Lego is abbreviated from the Danish words “leg godt,” which mean to “play well,” according to Lego’s website.
Paul Janssen has taken his play with Legos to the next level. In fact, he has taken it to about every level of Ohio Stadium.
Janssen is an OSU associate professor of physiology and cell biology and an associate professor in cardiovascular medicine. He finished two years of construction on his Lego replica of Ohio Stadium on Jan. 1.
The 8-foot-by-6.5-foot replica will be composed of more than one million Legos after the finishing touches are put on the stadium. And yes, it is and will be composed of only Legos.
“I really tried to build the whole thing as a Lego purist,” Janssen told The Lantern. “It becomes less of a challenge if you modify the pieces.”
Janssen began collecting Lego pieces for the project in 2005 using pieces of his own collection, borrowing from others and buying new sets in bulk. He estimated the entire structure would have cost more than $50,000 if he would have bought all new pieces for the project.
“Lego products range from $1.99 to $499.99, and average sets are between $29.99 and $49.99,” said Julie Stern, Lego Brand relations manager.
Janssen took about 20 pictures of Ohio Stadium to create his own blueprint for the build. His construction started in May 2009.
He built the stadium in his basement and “worked on it in spurts,” he said. He did most of the building on Saturday and Sunday mornings between 5 a.m. and 9 a.m., he said, because his wife and three kids were still sleeping and he could have more time with them later in the day. He built the replica entirely on his own without help or bothering his family, he said.
Janssen played with Legos until he was 13, and then went through a period in high school and college when he put the hobby on hold because he was too busy with school. Lego builders call this period “the dark ages,” he said.
After earning his doctorate in his homeland, the Netherlands, Janssen moved to the U.S. and brought his childhood Legos with him. He came out of “the dark ages” and began building again 10 years ago, he said.
Lego building is a common hobby among many ages, Stern said. Most Lego purchases are made for children ages 5 to 12, however, many Lego customers are avid adult builders and artists.
“We have fans from 2 years old all the way to 102. You’re never too old to play with Lego bricks,” Stern said.
In accordance with his hobby, Janssen co-founded the Central Ohio LEGO Train Club (COLTC) in 2003 with four other adult Lego fans. The COLTC is a non-profit organization for adults that have “(re)discovered the joy of building creations out of LEGO brand building blocks,” according to the club’s website.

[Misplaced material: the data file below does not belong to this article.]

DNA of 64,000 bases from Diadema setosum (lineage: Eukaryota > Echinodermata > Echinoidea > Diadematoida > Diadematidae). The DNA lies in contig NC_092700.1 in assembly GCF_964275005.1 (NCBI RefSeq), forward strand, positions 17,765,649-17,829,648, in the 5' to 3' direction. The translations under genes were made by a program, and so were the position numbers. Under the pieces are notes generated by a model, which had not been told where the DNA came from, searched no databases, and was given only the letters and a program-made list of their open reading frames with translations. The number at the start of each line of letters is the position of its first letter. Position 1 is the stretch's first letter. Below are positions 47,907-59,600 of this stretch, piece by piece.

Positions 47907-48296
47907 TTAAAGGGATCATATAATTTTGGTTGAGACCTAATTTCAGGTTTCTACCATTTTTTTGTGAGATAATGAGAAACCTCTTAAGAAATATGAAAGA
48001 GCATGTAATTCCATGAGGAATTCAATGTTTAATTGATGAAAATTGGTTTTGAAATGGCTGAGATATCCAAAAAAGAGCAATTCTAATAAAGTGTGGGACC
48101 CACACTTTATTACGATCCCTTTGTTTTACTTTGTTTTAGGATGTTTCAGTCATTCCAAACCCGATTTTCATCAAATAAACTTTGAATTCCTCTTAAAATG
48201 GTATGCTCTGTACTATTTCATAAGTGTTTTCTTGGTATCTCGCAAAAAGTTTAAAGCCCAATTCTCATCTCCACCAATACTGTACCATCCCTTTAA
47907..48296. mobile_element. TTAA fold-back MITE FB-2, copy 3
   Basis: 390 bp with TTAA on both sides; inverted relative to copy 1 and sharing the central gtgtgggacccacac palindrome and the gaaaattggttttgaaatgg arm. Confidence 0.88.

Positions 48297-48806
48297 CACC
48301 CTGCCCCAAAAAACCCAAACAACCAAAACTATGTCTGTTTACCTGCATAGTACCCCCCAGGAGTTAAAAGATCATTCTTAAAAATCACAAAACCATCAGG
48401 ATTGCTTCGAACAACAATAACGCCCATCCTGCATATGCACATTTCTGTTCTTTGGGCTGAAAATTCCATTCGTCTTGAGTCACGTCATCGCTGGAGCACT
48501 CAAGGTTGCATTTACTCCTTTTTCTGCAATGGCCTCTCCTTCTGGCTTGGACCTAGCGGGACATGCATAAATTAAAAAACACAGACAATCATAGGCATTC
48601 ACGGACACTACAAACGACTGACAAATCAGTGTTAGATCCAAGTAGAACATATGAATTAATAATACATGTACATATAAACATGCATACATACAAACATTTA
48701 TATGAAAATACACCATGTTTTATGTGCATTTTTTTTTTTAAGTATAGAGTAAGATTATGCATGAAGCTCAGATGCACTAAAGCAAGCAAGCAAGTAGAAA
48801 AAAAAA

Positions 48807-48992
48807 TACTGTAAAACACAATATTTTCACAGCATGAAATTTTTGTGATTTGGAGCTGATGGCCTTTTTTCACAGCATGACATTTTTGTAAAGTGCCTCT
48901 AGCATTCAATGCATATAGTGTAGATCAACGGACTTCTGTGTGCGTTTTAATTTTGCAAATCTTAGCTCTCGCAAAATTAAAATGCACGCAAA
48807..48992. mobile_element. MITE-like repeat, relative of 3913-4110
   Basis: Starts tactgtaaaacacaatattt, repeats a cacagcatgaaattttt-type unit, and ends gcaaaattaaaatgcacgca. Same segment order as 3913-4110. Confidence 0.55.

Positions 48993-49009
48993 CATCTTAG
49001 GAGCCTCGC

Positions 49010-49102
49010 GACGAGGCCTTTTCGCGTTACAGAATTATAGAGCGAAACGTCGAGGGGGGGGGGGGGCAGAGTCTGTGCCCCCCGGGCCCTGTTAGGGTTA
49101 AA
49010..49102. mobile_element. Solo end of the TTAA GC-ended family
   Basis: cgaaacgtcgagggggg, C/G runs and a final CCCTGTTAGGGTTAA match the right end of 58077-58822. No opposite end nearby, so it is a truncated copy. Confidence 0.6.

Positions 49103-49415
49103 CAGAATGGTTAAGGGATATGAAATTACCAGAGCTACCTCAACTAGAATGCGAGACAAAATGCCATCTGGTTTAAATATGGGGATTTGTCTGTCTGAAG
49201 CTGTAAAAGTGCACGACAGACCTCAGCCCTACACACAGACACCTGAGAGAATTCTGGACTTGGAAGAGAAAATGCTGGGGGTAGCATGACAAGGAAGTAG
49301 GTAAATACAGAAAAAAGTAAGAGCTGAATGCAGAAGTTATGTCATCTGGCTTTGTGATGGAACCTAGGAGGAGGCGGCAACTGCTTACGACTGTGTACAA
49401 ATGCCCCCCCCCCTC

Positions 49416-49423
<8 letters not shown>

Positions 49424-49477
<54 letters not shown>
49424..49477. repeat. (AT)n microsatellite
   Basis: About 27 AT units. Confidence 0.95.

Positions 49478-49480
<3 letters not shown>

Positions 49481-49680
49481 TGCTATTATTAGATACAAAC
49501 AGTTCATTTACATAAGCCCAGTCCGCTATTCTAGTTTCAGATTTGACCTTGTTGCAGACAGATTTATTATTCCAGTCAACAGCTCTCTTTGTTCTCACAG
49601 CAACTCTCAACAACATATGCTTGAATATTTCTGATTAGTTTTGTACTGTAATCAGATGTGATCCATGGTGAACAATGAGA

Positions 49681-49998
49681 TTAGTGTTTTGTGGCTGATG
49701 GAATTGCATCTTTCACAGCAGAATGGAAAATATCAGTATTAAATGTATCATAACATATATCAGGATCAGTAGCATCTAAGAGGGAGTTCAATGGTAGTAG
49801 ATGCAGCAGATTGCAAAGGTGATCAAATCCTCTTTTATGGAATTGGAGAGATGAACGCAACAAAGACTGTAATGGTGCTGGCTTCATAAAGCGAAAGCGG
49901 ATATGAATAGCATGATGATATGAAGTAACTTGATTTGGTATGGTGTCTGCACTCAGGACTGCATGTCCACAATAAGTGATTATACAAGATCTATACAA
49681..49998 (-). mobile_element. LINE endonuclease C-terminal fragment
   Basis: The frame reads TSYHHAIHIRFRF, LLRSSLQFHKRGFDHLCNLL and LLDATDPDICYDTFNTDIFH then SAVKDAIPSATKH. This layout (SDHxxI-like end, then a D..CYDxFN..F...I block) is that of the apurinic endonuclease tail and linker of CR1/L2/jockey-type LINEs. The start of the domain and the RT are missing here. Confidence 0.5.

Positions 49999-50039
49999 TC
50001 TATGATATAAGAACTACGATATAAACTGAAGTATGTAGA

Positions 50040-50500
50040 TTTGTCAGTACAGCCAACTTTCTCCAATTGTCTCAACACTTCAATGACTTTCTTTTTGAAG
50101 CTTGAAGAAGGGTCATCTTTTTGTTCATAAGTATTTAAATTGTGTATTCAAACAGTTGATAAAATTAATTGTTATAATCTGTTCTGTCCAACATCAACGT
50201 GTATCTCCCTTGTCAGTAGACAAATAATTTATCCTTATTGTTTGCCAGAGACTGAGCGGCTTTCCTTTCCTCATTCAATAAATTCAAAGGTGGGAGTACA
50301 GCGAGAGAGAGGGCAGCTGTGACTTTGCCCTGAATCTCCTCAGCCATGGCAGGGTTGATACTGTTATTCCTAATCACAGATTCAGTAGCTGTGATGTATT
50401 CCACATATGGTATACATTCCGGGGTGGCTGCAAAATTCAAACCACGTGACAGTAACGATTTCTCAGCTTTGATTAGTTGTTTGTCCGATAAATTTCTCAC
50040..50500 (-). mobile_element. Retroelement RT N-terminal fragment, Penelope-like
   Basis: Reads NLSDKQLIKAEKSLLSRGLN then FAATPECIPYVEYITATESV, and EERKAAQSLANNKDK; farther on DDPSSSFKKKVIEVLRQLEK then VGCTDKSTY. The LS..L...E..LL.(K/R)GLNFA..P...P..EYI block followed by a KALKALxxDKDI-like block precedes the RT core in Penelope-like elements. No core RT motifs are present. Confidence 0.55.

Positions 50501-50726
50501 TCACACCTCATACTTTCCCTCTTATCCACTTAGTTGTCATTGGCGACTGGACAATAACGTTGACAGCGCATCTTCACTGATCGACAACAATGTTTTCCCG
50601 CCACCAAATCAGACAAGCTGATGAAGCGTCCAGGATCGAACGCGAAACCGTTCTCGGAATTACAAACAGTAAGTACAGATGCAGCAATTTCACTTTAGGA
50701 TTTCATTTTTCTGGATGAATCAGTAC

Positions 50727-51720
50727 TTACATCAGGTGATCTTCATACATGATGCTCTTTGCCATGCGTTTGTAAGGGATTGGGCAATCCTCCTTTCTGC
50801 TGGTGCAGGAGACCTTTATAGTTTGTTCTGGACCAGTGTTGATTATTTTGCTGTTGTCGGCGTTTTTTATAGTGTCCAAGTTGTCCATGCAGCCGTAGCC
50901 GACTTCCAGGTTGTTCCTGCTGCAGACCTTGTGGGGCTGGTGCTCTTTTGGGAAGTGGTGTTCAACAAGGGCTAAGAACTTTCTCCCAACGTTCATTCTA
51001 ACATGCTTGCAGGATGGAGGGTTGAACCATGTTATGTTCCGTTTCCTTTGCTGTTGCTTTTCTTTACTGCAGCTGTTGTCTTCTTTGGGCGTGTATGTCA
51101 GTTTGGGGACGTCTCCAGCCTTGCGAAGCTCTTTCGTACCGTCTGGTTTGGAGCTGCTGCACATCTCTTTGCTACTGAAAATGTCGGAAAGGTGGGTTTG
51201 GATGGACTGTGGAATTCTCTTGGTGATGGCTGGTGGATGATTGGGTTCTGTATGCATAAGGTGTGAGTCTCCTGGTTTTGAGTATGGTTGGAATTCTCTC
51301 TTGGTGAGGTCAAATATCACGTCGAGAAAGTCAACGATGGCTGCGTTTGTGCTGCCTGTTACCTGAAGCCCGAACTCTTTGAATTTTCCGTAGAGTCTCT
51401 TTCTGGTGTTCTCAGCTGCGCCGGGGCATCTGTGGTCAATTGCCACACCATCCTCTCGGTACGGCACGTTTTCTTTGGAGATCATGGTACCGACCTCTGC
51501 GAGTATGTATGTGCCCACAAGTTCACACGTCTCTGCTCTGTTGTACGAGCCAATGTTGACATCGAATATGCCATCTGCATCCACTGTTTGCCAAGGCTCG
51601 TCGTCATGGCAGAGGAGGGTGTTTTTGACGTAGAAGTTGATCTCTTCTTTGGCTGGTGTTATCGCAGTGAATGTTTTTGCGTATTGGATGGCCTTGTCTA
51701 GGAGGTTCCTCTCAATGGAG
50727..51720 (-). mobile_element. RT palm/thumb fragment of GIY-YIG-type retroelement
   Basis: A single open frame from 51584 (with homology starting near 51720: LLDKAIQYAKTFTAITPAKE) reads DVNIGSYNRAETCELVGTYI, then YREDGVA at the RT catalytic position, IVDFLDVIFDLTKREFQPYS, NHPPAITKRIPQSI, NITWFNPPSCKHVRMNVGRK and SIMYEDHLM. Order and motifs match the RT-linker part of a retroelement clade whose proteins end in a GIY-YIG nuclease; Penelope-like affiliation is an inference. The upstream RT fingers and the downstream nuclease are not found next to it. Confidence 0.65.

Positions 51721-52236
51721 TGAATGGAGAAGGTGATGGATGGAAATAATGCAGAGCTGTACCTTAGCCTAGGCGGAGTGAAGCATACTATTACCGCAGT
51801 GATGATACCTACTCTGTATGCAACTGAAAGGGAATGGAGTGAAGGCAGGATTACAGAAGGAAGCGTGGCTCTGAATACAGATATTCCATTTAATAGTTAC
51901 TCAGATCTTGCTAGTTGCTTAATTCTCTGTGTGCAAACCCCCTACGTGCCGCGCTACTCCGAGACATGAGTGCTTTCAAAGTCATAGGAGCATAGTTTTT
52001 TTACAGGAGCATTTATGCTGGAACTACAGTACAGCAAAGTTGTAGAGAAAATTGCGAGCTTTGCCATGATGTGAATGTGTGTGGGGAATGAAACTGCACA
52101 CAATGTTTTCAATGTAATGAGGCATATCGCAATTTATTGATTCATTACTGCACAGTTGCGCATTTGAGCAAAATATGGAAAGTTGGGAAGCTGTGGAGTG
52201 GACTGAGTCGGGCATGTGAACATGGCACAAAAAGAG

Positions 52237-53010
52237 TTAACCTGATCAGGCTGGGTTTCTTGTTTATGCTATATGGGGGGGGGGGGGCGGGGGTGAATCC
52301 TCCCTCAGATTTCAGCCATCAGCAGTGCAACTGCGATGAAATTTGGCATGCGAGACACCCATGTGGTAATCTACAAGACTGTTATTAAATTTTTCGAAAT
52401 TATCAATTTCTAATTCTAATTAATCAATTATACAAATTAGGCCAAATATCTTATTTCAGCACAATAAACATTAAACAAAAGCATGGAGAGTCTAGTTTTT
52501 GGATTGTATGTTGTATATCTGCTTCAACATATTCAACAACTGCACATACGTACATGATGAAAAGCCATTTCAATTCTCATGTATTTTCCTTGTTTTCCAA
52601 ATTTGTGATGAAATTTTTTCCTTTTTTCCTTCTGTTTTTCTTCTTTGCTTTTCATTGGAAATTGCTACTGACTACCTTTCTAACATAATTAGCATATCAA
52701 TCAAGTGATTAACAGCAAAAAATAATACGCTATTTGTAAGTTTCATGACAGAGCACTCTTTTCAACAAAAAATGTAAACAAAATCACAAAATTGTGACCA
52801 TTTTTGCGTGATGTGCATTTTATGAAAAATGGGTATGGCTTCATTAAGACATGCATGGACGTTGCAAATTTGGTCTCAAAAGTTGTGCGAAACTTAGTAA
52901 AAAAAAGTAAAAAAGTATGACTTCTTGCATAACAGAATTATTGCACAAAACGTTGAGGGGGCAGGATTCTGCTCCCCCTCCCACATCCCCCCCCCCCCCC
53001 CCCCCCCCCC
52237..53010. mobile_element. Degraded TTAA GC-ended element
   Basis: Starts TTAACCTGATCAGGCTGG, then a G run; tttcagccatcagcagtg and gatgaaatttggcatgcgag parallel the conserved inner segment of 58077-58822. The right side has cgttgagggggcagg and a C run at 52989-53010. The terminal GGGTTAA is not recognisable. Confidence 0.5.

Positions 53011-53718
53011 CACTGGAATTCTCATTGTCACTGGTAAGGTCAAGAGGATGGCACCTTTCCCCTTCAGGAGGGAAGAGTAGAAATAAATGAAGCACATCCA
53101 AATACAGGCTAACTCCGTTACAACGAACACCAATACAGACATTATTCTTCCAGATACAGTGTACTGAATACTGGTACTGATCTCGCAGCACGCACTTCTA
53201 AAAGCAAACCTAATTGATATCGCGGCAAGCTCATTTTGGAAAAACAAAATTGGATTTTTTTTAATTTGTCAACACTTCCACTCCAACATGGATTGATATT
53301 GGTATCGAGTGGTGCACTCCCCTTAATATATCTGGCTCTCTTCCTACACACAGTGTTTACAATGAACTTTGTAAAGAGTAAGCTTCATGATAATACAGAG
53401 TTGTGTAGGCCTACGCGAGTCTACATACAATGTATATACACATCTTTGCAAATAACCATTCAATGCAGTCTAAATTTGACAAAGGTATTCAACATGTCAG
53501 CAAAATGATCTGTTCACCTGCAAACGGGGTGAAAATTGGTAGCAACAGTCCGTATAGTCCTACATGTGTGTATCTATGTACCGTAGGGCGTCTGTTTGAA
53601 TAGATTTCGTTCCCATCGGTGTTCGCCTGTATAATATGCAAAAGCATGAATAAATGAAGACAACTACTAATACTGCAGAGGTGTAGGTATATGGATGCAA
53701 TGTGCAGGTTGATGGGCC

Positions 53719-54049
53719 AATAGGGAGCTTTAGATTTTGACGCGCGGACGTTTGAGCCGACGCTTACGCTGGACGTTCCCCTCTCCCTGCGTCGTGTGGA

Janssen is the club’s president.
“We get together about once per month to either talk about our latest creations, newly released sets or pieces, sales, trade Lego elements, or we get together to participate in public showings of our creations,” he said.
Janssen has built Lego trains and Columbus skyscrapers reaching 5 to 6 feet tall.
“I have also built fantasy buildings. I built a medieval village with a town hall and some farms,” he said.
Ben Coifman, OSU associate professor in the Department of Electrical and Computer Engineering, met Janssen though COLTC six years ago. Coifman favors building Lego train sets.
Janssen and Coifman have since paired up to teach a freshman seminar called the “Art and Science of Lego Bricks.” New topics are covered each week regarding the history of Lego Group, building techniques, design and marketing of Lego, adult fan websites and how professional artists use Lego as an art medium, Janssen said.
“The required text for the class is a Lego set. We still haven’t gotten the bookstore to stock it though,” Coifman said.
During Spring Quarter, the seminar will be offered for its third year.
Janssen said he enjoys Lego building because it’s challenging, relaxing and he has always enjoyed counting and sorting pieces.
“After a long session of build it actually feels like you accomplished something,” he said.
Janssen contrasted Lego building to video gaming where there is no physical evidence of completing something.
On Jan. 4, Janssen posted images of his Ohio Stadium replica on mocpages.com, a site designed to post and share Lego creations. As of Tuesday night, the post had received 42,788 views since its upload.
“I really just built it (Ohio Stadium) to build. It’s my hobby. It’s very relaxing,” Janssen said. “I thought the shape of the stadium was such an enormous challenge. Round things are easy to build, but the Horseshoe is more difficult. It’s an extremely challenging shape to do, that’s what drew me to it.”
Coifman said he hasn’t seen the completed replica yet, but “it is a fantastic model and is sure to be a crowd pleaser, easily recognizable and the thing is huge. The details are incredible.”
The replica has 10 sections, each weighing between 30 to 60 pounds, plus the football field.
“It is a very sturdy structure,” said Janssen. “I could put my feet on the A deck and jump and it wouldn’t budge.”
Janssen plans to add the marching band doing “Script Ohio” and more scenery on the outskirts of the stadium, which would put the count of Legos used on the project more than one million.
He has brainstormed doing a fundraiser with the replica to allow people to purchase Lego people to put in the stands with their name on them. Proceeds would go to the Department of Physiology and Cell Biology, he said, but it is not a confirmed plan. The replica has a capacity of 6,000 Lego people.
He would like to display the replica at the Ohio Union or the Wexner Center, he said, but has not yet looked into the request.
Janssen said he has no future building ideas or projects at the time and has no plans to build a structure as big as Ohio Stadium anytime soon.
“We might be playing with a children’s toy,” Coifman said, “but we build complicated and realistic-looking models.”